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What the name means: The name thallium derives from the Greek word thallos, meaning a "budding, green twig".
Who identified thallium?: In 1861, British chemist, Sir William Crookes analysed a sample of residue from an industrial plant that produced sulfuric acid. He had been given the sample because he was interested in finding out if it contained the elements selenium and tellurium. Spectroscopic analysis did not show either of these two elements as being present. However, Crookes saw a vivid green line that did not correspond to any known element at that time. He deduced that he had identified a new element that he called thallium on account of its spectrum. A year later, in 1862, a French chemist named Claude-Auguste Lamy used electrolysis to isolate thallium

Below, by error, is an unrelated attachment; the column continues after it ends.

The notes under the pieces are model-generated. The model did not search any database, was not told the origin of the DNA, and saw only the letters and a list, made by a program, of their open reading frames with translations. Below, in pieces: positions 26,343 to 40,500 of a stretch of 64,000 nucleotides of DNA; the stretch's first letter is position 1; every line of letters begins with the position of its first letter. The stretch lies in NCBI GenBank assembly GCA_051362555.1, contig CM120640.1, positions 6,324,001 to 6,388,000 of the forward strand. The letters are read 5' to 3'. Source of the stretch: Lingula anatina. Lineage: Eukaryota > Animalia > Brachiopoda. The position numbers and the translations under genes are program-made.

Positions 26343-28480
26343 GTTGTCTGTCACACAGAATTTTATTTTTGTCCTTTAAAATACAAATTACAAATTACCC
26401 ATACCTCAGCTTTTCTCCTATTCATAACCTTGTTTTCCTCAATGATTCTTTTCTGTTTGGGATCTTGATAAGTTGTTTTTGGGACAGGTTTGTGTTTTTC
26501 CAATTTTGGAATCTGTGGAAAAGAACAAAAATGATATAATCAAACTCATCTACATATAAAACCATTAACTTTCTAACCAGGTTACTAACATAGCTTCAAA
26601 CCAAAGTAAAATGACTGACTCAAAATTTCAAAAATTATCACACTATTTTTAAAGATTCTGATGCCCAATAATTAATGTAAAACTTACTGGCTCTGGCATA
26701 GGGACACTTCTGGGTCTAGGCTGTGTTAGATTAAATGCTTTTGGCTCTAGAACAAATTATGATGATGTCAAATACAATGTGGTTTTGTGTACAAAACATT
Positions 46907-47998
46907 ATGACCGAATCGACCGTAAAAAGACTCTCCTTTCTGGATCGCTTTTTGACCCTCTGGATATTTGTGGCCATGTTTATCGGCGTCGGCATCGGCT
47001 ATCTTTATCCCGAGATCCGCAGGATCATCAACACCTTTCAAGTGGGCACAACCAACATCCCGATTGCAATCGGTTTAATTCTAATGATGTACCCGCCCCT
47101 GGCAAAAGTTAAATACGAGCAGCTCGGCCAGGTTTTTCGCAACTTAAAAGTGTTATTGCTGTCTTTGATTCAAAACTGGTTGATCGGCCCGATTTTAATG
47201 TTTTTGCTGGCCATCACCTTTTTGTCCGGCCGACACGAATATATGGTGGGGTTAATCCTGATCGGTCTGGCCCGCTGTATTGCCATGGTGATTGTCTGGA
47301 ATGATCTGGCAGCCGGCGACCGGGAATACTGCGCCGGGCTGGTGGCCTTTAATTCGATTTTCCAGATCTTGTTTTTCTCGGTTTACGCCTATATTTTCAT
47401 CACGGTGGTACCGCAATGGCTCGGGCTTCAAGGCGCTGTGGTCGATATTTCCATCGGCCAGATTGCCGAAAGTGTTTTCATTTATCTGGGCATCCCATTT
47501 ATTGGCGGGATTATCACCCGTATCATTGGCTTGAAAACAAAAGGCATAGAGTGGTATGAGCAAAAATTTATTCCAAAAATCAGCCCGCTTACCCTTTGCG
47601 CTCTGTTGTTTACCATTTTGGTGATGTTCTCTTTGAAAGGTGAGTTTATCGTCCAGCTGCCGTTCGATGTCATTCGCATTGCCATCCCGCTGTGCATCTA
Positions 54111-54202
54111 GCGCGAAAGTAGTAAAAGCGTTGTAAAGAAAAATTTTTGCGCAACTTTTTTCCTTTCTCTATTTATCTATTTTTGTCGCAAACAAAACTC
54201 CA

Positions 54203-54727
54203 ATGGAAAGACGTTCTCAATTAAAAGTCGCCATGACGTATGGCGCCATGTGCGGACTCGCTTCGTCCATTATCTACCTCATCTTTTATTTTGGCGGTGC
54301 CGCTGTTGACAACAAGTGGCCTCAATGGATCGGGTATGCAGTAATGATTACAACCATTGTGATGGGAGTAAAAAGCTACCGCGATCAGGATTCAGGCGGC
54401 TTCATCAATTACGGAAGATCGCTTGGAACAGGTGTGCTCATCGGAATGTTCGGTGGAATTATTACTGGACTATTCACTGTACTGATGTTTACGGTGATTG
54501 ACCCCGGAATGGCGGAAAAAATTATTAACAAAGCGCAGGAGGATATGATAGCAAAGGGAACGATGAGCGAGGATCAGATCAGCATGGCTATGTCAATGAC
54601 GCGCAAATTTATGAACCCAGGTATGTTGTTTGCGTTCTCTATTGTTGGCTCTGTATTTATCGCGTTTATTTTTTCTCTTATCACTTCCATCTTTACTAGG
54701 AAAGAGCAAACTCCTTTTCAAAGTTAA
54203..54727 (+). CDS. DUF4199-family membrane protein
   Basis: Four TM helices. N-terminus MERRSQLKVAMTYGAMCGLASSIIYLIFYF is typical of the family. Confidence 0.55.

STP = standard temperature and pressure.
About thallium: Thallium is a soft, silvery-grey metal that tarnishes quickly in the air to form a grey-blue coating. It is a very toxic element that was once used in rat poisons but was considered to dangerous and its use has now been discontinued.
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